An Edinburgh cyclist who has struggled with depression and anxiety since she was a teenager will seek to raise awareness about mental health problems by attempting to become the fastest woman to ride around the world. Helen Langridge will set off from Brussels on May 31, aiming to complete the 18,000-mile trip in 110 days.
“I want to show people that ill mental health doesn't mean you can't achieve great things,” she said. “I want to push my limits and really see how fast and far I can go. I’ve been at my lowest, now I need to be at my best.”
Langridge, who is originally from Kent, will need to ride for 15 to 16 hours a day to break the current record. This means only around five hours sleep each day with the remainder for eating and breaks.
Her journey will take her through the Netherlands, Germany, Poland, Lithuania, Latvia and Russia. From there, she’ll head south through Mongolia and China until she reaches the outskirts of Beijing.
After a flight to Perth, she’ll ride across the continent via the Nullabor plain before flying to the south island of New Zealand. After a week riding through both islands, she’ll fly to Anchorage, Alaska. (She says she’s already looking forward to “a welcome sleep on the plane.”) From there she’ll head east into the Yukon, dip down into the USA, before heading back north-east into Canada and onto the east coast.
Her final stretch will be “riding fast from Lisbon back to Brussels.”
Langridge says she has dreamt of breaking the record for years. In the last 12 months, she has been training six days a week and planning her route alongside her full-time job.
“It’s a cliché, but it’s everything,” she said. “It’s been my life for the last four years and it’s pulled me out of a really dark place.”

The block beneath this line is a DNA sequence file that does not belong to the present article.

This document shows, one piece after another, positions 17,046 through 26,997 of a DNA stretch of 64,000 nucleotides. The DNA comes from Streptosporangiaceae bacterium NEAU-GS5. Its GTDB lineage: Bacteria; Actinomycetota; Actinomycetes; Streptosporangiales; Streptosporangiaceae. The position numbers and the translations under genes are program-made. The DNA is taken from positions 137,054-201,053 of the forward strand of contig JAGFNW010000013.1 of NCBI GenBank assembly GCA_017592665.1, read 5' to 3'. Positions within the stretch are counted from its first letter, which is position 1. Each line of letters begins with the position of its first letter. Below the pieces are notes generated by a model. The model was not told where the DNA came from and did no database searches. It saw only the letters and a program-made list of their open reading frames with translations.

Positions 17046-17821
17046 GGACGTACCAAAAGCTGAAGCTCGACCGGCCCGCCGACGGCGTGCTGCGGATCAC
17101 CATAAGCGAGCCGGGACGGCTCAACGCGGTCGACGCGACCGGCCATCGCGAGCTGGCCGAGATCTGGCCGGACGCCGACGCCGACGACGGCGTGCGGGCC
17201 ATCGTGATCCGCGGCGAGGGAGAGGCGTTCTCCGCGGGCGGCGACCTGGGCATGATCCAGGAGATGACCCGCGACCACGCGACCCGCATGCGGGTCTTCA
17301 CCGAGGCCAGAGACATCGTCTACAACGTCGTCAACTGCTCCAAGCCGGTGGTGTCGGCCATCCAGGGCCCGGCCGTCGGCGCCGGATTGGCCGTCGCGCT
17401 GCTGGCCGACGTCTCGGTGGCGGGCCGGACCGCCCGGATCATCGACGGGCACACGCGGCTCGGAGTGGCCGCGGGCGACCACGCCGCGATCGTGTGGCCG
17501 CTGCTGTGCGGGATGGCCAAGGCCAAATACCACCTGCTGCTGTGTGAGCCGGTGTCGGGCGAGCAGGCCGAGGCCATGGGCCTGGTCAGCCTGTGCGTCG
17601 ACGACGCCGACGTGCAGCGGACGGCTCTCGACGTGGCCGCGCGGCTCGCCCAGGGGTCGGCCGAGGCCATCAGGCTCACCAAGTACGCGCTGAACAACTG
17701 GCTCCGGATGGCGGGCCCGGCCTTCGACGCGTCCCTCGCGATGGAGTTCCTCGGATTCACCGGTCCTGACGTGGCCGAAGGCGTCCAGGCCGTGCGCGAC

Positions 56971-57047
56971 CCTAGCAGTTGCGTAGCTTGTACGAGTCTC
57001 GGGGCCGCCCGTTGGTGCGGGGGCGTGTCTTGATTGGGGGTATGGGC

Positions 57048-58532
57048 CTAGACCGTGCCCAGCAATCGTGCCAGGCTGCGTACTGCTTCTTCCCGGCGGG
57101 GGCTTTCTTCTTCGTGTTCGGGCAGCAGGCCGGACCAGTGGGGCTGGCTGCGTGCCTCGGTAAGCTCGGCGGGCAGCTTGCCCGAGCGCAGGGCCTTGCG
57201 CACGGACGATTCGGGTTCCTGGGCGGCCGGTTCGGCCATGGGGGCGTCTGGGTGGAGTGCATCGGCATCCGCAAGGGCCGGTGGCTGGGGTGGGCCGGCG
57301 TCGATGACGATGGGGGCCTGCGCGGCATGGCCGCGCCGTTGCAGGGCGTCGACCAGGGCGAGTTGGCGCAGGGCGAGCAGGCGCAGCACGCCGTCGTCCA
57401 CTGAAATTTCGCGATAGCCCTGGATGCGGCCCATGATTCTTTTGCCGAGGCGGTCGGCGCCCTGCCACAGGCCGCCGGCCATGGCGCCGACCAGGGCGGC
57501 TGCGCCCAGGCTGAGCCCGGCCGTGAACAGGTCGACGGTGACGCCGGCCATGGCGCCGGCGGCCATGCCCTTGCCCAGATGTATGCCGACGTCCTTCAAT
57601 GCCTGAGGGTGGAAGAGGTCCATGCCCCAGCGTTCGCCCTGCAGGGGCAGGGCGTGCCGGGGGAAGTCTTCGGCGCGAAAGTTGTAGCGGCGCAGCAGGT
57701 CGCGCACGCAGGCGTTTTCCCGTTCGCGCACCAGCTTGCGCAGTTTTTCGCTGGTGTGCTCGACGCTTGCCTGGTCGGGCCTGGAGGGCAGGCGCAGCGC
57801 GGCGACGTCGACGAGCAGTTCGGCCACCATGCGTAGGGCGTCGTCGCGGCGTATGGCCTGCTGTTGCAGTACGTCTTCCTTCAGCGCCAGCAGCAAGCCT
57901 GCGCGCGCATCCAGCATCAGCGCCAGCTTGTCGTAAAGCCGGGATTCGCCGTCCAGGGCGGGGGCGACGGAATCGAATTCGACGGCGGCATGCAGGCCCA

Another Cycling UK member, Jenny Graham, holds the current women’s world round the world cycling record at 124 days.
The men’s record of 79 days is held by Mark Beaumont, who commented: “This is a massive challenge, and so much more than racing the bike – it is everything that happens off the bike: finding a place to stay, food and clean water, all against the clock for months on end.
“I wish Helen the adventure of a lifetime and every success. She will undoubtedly inspire a huge amount of people who can relate to her personal fight.”
This is not Langridge’s first trip round the planet. In 2016 she met Mike on Tinder and on their second date they decided to cycle around the world together.
“We had both wanted to do it but finding someone else who wanted to do it too was the catalyst for a huge adventure,” she said. “15 months later, we left Glasgow to ride 18,500 miles through 30 countries and returned married, broke but completely happy.”
Speaking about the route she’s planned for her record attempt, she said: “I feel like I know every inch of it. I’ve ridden some of the roads before which gives me quiet confidence. I’ve got a really well planned out game plan. Everything can change, but we’ll see.”